Week 2: Alone, Together?

The development of new technologies in our society today has set a unique precedence in our everyday lives. Technology provides reason to be an oxymoron; facilitating both human connectedness, as well as a loss in human connectivity. There is an ongoing fear that media will substitute for face-to-face relationships. Social media networks and other technologies – like cell phones, Skype, and FaceTime – have allowed for efficient conversation and reconnection with old friends; however, in many cases, they have served as a substitute to relationships that should be sustained by face-to-face interactions.

Sherry Turkle, a professor in Social Studies of Science and Technology at MIT, boldly states that this new era of technology has encouraged the idea that we are alone, together. Essentially, through using social media and other networking apps, we create a sense of connectedness with others. Despite having the ability to talk to anyone of your friends at the touch of a button, the physical act of burying oneself in a phone and their personal – but virtual – life creates the feeling of ‘aloneness’ in the public sector. Many people rely on mobile devices as they fill the void that is created when all our friends are busy. ‘Temptation’ and ‘addiction’ have been words recently associated with new technology and mobile devices; they’re the non-prescription drug that will never let us down. This continuous interaction and dependency with technology has created a new generation of individuals who are more concerned with appearance and social standing, than the quality of interaction with acquaintances. These technologies are guiding our emotional lives and setting the tone that ‘likes’ and ‘follows’ are a kind of valid currency in our society. Turkle believes that as we depend more and more on the latest and greatest technological inventions and mobile apps, we expect less and less from people. In a sense, we are ‘being used’ by the technology because we are losing control over its presence in our everyday lives.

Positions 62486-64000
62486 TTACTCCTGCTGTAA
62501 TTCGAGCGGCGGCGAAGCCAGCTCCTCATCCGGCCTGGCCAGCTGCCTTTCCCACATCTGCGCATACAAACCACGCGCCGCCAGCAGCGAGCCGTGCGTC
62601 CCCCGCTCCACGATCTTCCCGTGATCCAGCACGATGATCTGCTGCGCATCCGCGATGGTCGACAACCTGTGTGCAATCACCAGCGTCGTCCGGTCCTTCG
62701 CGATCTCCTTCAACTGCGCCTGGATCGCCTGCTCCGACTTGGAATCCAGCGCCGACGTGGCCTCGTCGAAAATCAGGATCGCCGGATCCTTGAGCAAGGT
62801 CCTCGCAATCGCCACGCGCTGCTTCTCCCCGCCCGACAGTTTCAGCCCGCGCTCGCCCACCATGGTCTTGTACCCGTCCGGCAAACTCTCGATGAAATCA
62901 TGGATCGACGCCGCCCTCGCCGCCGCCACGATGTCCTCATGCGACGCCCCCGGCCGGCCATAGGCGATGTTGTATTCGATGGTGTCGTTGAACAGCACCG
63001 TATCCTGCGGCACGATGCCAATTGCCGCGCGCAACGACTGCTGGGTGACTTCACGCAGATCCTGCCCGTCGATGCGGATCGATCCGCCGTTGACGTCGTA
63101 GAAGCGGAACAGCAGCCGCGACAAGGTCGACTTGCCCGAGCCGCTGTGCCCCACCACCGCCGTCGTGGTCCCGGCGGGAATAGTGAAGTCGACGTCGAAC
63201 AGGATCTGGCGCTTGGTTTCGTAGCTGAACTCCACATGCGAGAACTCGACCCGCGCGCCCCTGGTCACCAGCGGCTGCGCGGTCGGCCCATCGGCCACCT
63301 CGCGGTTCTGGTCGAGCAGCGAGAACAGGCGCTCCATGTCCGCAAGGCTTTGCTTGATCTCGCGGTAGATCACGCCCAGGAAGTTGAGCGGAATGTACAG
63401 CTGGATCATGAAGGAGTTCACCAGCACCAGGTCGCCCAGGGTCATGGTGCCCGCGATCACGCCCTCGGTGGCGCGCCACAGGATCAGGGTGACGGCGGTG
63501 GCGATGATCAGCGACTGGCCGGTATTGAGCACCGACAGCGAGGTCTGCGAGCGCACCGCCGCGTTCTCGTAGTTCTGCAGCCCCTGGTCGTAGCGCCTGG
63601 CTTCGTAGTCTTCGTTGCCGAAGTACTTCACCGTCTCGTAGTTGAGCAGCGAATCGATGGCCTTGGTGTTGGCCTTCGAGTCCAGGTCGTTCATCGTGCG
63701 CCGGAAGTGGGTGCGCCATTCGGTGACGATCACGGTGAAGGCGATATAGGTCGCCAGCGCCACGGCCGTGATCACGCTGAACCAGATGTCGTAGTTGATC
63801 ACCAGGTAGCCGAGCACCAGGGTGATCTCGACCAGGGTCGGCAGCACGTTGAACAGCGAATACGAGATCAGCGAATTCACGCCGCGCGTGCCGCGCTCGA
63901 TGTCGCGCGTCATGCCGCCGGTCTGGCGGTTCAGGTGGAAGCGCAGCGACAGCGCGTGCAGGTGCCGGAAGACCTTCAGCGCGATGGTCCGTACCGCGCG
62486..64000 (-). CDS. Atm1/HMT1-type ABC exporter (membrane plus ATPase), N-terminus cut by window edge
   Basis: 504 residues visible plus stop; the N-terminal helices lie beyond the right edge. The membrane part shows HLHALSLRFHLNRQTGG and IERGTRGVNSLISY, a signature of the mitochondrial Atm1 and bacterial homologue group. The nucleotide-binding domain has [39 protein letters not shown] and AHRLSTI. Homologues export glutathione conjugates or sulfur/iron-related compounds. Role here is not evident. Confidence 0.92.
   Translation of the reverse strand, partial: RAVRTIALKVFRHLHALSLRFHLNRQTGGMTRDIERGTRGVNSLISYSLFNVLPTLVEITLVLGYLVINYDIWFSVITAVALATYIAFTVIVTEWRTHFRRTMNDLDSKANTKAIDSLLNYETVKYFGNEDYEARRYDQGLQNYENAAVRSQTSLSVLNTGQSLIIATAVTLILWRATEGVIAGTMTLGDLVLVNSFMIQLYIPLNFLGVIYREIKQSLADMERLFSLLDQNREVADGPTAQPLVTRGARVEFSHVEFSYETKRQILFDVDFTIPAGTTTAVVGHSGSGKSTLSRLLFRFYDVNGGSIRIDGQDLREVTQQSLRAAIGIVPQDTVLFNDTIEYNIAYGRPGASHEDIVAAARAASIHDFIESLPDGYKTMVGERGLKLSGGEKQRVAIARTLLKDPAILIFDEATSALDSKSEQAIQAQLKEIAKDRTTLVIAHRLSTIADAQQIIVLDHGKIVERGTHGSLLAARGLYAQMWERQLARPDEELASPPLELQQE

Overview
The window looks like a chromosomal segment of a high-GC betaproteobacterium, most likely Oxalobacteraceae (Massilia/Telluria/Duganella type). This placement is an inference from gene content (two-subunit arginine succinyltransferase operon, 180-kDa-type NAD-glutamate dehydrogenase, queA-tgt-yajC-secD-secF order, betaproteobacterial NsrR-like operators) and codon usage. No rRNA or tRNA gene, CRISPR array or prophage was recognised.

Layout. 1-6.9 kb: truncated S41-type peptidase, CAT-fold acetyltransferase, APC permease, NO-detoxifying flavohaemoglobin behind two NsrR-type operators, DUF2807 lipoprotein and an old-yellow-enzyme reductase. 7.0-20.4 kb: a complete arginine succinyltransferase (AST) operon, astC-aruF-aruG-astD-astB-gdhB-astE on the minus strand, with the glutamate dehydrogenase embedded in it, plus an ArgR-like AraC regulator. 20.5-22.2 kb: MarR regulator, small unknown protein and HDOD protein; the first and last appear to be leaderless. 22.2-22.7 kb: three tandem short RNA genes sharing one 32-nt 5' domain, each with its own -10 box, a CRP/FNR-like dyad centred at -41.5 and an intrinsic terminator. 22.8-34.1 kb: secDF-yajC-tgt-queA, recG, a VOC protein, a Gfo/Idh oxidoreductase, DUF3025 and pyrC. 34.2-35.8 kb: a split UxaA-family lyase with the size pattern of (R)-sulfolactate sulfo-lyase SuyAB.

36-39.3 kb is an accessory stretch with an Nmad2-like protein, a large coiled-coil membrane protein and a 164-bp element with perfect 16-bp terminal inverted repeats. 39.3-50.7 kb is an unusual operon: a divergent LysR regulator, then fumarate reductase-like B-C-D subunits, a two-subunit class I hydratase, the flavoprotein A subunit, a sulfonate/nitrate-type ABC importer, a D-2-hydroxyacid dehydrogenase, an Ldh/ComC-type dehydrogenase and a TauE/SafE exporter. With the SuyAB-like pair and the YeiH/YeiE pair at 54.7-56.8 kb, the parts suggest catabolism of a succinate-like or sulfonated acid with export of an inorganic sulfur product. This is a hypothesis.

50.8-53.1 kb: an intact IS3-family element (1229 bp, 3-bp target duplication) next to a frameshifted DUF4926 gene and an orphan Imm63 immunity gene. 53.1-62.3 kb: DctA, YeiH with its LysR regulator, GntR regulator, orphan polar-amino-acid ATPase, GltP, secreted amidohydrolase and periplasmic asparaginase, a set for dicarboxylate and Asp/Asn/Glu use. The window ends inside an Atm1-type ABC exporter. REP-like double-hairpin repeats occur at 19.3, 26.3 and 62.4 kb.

Nancy Baym sees our world as a dystopian society, because it is progressively more difficult to stop or effectively slow down the change that technology has sprung upon us. “We must recall human purpose and hope,” Turkle declares, “[because] technology has become the architect of our intimacies.”

Watch Sherry Turkle’s TED Talk below!

One thought on “Week 2: Alone, Together?

  1. fmanto

    I really like this whole idea of “Alone, Together”, which you brought up in class! After watching Sherry Turkle’s TED Talk, it’s definite that she’s all about technological determinism. And though many of the things she said I agree with, after our discussion in class yesterday, her points are a little too negative for me. I do think that the internet has, in some way, filled some empty void that we have. There’s some level of satisfaction posting pictures and having “likes”. I’m not going to lie because I’ve experienced that myself. But I really do think that we are in control of the way we use our internet. It isn’t all consuming for everyone, and it’s honestly “connected” me to other people than before. I put connected in quotes because I feel like the internet has a new and different sense of “connection”. It allows for engagement in a different way than “engagement” in real conversations. Overall, Turkle had very interesting points, but I can’t agree with her leaning technological deterministic view. It’s a little of an exagerration.

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